Updated: Jan 9
An extended version of Micebook Talks gathered industry experts for a quick and honest assessment from the front line:
Martin Fullard, Editor, Conference News
Christianne Beck, Experiential Lead, Shell
Jennifer Jenkins, Director, Worldspan
Ian Cummings, Global VP, Commercial, CWT Meetings & Events
Michael Hirst, Consultant, CBRE Hotels
The government is listening to the MICE industry but responses are slow in coming as the communication is handled by the DCMS (department of culture, media & sport) and frustratingly, there has been very little engagement from the Cabinet office so far. The industry has tried to separate itself from mass gatherings events but despite the best lobbying efforts from MICE associations, the government still treats the industry within the mass gathering spectrum. Events fulfill a very strong role in reviving the economy and the government needs to recognise its importance in ensuring that Britain remains at the centre of the world’s stage post Brexit.
The industry should not only try to get the government on board; it should also make sure that media stakeholders are on board. Newspapers and broadcasters are driven by the public interest, therefore the MICE industry needs to be more proactive in gathering and highlighting public interest to the media in order to get coverage and ultimately the Cabinet’s attention.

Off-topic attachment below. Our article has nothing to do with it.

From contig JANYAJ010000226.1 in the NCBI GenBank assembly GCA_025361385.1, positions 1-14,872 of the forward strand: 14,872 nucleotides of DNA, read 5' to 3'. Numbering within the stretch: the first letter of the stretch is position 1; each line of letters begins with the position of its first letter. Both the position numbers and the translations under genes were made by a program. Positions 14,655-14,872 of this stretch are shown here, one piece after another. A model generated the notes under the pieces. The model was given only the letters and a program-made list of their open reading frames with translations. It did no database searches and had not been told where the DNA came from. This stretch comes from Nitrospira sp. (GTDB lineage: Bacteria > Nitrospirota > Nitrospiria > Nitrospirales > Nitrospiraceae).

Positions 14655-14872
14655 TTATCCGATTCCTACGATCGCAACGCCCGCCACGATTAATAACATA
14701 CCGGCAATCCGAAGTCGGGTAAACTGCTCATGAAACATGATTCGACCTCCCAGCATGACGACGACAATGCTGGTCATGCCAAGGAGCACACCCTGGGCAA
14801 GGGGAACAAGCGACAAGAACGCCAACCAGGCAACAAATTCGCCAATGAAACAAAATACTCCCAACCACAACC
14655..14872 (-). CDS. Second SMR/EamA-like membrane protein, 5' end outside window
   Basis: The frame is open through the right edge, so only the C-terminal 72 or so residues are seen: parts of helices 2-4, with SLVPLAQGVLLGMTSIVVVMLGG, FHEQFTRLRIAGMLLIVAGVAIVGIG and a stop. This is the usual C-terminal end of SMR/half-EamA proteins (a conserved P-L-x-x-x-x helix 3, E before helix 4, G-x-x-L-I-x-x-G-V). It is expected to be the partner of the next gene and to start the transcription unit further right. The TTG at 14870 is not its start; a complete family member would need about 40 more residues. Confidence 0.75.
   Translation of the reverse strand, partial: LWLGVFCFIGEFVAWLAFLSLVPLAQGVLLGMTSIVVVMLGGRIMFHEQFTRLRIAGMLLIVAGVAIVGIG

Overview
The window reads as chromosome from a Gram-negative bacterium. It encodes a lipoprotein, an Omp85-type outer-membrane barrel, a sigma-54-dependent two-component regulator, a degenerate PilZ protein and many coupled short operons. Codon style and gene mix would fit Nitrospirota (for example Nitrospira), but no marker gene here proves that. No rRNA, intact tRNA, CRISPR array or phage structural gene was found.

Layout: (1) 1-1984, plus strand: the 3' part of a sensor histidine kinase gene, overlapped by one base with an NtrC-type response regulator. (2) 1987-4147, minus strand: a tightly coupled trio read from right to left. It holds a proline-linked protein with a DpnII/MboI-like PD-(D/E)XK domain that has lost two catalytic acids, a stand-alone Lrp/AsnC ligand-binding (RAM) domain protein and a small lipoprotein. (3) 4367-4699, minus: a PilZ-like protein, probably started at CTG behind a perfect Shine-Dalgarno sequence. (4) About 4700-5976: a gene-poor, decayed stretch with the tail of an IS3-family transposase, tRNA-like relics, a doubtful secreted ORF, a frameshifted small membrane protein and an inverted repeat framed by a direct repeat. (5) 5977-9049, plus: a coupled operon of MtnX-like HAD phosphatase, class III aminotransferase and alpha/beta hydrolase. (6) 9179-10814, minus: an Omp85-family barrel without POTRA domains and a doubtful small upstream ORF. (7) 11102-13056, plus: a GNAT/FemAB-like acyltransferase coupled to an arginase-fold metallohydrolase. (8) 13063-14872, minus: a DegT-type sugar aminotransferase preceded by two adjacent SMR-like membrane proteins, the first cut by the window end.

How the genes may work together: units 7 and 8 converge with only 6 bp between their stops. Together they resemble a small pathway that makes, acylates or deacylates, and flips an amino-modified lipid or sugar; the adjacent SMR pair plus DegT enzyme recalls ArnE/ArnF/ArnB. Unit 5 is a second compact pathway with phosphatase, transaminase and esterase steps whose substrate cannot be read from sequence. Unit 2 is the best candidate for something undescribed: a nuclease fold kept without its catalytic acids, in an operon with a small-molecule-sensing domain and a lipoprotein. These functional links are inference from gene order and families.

There is huge enthusiasm from the industry to resume activities from October but the reality is that most MICE agencies have suffered a severe loss in revenue, therefore they need to keep their current costs to a minimum to survive until business resumes. Meanwhile, a fair amount of RFPs are coming in which is a good sign however, these are very time consuming especially considering that many companies are operating with very reduced staff. There is increased interest for hybrid events combining both virtual and live elements for late 2020/Q1 2021 but most quotes are for Q1 and Q2 of next year and primarily from the incentive world.
The impact of COVID-19 has affected many different big brands and one of the main knock-on affects is that marketing budgets will get tightened. Unfortunately, travel, events & training are areas that will see the biggest cuts as they are judged non-critical. Furthermore, perception is important and the big brands do not want to be seen “celebrating”. As a consequence, the 2019 levels of revenue for the MICE industry are unlikely to come back until 2022 at the earliest. In the meantime, there will be a lot more emphasis on ROI.
The current disruption has had some positive effects as it has seen the emergence of creative solutions however, the industry stakeholders and media should really reinforce the message that “live is best”. In fact, the virtual/hybrid’ novelty is already starting to wear off. For live events to kick-start, PR campaigns must be undertaken by agencies in partnership with hotels, venues, and airlines in order to restore confidence among the big brands.
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